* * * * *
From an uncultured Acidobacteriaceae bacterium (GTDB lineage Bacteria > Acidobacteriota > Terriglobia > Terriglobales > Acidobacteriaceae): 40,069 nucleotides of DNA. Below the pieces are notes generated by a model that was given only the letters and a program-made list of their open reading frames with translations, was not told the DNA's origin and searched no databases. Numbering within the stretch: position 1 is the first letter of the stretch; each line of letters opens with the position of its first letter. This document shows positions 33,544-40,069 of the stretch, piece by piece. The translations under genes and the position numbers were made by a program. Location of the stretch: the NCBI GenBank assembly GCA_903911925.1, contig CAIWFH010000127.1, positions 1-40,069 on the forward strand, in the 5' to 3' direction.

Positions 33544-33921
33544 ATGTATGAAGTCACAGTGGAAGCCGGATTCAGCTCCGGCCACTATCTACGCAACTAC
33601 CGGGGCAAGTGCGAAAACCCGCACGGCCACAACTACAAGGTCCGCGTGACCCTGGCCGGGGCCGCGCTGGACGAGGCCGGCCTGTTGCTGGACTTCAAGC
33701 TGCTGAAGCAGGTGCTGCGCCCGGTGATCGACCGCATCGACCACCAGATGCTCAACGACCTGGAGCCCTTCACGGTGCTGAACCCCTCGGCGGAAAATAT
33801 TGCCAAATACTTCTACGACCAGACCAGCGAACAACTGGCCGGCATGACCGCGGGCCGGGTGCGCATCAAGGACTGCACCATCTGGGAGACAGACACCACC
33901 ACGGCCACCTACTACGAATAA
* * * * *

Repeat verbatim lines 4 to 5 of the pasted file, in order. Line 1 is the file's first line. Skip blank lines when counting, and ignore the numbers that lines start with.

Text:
33601 CGGGGCAAGTGCGAAAACCCGCACGGCCACAACTACAAGGTCCGCGTGACCCTGGCCGGGGCCGCGCTGGACGAGGCCGGCCTGTTGCTGGACTTCAAGC
33701 TGCTGAAGCAGGTGCTGCGCCCGGTGATCGACCGCATCGACCACCAGATGCTCAACGACCTGGAGCCCTTCACGGTGCTGAACCCCTCGGCGGAAAATAT